The European Commission had strongly favored Nabucco on strategic grounds against the Italy-bound, non-strategic projects TAP and ITGI (the latter forfeited to rival TAP recently). By October-November 2011, however, Nabucco had finally lost credibility in the form proposed (31 bcm of gas annually, starting from Turkey’s east, its €8 billion ($10.6 billion) cost an underestimate, and being unbankable in Europe). In that situation, the European Commission fell back on supporting the Southern Corridor as an overall concept (Nabucco, TAP, ITGI), but reaffirming the same policy priority – namely, supply diversification for countries over-dependent on Russian Gazprom. Those are the Nabucco countries, not the TAP transit countries or Italy.
The TANAP agreement of intent, signed by Azerbaijan’s and Turkey’s governments on December 26, 2011, gave Nabucco a new lease on life as a potential extension of TANAP into EU territory. Under the agreement, Azerbaijan and Turkey would own 80 percent and 20 percent, respectively, of TANAP shares (with an option for Azerbaijan to sell a portion of its shares later to a minority partner, rumored to be BP). Construction costs are estimated at $5 billion to $6 billion, to be covered by Azerbaijan proportionately with its ownership share. The initial capacity is planned at 16 bcm of gas per year (including 6 bcm for Turkey and 10 bcm for European countries), scalable to 30 bcm annually with additional volumes expected from Azerbaijan and Turkmenistan. Construction work is planned for 2013 to 2017, timed to the first commercial gas flow from Shah Deniz Phase Two by 2017-2018.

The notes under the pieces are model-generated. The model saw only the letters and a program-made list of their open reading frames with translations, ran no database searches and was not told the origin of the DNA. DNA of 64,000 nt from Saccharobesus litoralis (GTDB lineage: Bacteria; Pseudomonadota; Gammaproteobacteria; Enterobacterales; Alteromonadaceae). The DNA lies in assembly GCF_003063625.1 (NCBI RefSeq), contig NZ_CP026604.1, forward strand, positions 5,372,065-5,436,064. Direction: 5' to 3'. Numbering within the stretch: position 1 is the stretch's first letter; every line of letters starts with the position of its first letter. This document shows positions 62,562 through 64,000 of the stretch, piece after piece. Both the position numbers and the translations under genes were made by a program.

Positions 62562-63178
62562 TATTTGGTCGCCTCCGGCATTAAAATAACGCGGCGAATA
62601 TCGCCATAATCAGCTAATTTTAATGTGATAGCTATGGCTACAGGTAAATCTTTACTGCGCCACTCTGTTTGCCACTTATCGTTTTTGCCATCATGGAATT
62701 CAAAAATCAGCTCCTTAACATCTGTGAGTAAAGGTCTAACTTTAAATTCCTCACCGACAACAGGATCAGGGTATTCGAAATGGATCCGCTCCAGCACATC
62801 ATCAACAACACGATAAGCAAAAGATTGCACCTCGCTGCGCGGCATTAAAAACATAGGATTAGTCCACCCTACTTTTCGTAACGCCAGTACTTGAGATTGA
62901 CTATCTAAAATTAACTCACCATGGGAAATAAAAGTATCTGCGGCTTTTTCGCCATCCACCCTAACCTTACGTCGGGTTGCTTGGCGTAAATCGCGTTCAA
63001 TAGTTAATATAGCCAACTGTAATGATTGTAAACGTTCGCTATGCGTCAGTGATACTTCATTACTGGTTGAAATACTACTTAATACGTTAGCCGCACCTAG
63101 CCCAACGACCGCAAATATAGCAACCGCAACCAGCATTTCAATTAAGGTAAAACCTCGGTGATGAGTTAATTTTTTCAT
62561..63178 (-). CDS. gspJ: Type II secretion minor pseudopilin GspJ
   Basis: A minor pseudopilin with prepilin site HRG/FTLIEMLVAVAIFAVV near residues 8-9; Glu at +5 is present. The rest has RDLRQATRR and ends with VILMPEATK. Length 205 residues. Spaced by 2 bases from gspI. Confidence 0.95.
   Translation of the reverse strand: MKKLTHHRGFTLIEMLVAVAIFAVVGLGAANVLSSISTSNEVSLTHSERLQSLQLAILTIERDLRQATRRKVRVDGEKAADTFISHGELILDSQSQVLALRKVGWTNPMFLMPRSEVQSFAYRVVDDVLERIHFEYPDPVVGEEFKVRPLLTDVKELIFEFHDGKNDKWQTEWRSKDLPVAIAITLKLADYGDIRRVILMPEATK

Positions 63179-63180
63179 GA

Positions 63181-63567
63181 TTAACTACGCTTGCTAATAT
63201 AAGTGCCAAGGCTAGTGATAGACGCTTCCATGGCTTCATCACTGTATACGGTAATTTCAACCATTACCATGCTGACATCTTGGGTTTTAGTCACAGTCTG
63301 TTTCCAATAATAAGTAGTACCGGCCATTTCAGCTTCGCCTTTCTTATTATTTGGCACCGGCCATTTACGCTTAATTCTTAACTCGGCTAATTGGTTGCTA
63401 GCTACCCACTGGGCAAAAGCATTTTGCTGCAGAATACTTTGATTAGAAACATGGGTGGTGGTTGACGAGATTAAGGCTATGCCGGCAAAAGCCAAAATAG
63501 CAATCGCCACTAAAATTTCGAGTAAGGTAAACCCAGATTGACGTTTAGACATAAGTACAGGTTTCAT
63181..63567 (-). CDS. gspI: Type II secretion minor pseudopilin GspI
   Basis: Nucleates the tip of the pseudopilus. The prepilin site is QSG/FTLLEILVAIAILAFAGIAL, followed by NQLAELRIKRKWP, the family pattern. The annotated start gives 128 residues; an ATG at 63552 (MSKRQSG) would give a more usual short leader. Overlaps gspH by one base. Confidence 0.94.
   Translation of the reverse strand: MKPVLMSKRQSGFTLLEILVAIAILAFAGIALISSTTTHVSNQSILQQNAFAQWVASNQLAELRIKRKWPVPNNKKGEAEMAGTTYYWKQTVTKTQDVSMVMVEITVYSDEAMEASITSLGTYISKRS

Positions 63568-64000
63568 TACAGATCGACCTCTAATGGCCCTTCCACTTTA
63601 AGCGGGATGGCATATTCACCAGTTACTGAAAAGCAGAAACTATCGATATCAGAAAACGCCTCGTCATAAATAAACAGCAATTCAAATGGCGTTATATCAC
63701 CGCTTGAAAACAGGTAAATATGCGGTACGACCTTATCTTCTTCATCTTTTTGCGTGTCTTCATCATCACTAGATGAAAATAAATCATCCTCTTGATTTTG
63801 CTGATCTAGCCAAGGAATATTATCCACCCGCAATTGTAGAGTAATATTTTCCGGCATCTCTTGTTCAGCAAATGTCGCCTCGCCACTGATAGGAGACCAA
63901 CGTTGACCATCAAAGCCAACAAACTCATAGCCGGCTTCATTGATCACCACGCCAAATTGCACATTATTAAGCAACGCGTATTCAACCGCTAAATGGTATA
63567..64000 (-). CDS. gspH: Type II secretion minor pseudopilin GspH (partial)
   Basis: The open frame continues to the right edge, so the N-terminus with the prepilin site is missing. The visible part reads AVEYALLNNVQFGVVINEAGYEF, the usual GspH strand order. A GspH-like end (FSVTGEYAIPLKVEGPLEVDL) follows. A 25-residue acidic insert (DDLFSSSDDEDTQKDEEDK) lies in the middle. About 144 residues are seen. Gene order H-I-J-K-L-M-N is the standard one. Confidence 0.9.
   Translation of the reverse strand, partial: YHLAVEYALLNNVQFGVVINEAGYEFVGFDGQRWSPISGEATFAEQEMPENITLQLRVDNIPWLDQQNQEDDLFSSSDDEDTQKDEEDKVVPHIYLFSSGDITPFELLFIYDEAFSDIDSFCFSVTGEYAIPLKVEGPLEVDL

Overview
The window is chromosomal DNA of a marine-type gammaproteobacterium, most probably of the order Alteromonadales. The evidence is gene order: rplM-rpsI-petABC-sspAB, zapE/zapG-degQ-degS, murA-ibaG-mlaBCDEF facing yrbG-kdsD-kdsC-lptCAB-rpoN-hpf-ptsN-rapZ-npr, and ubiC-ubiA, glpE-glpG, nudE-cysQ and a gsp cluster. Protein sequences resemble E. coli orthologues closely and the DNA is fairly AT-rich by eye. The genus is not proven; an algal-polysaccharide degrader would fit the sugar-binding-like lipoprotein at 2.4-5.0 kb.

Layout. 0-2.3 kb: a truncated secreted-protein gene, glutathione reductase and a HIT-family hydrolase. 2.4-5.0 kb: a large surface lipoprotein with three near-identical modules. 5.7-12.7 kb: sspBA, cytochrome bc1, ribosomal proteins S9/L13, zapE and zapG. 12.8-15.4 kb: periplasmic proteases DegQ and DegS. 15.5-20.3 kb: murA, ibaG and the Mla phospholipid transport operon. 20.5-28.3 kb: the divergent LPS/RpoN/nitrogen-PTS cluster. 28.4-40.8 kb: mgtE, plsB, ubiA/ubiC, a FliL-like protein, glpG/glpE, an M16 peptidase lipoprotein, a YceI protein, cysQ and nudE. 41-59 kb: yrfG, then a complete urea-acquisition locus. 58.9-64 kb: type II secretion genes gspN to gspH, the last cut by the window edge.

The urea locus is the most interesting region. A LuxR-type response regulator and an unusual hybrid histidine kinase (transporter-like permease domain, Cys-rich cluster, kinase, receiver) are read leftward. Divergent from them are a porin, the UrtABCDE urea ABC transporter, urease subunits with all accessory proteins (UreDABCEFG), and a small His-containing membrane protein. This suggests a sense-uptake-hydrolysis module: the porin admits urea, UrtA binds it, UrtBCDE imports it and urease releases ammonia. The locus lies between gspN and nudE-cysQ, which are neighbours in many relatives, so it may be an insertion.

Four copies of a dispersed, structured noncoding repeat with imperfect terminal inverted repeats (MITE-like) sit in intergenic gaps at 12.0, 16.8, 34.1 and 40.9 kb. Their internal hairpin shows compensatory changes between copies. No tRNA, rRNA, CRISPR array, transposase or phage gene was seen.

The Trans-Adriatic Pipeline (TAP) project threatens the reconfigured Nabucco West and the TANAP-Nabucco West connection. Led by Norway’s Statoil, TAP proposes to take those same 10 bcm of Shah Deniz Phase Two gas to Italy as its main market, selling some small volumes along the route in Greece and Albania. “TAP” is an outdated designation; the project by now involves building a longer overland pipeline across Greece, adding to the original trans-Adriatic pipeline, and correspondingly raising the project’s costs. In Italy, the TAP pipeline would link up with the country’s pipeline network, operated by Snam (a Gazprom ally). TAP promises to use Italy as a gas “hub” for this project, with onward transportation or swapping of gas to Switzerland and other European countries.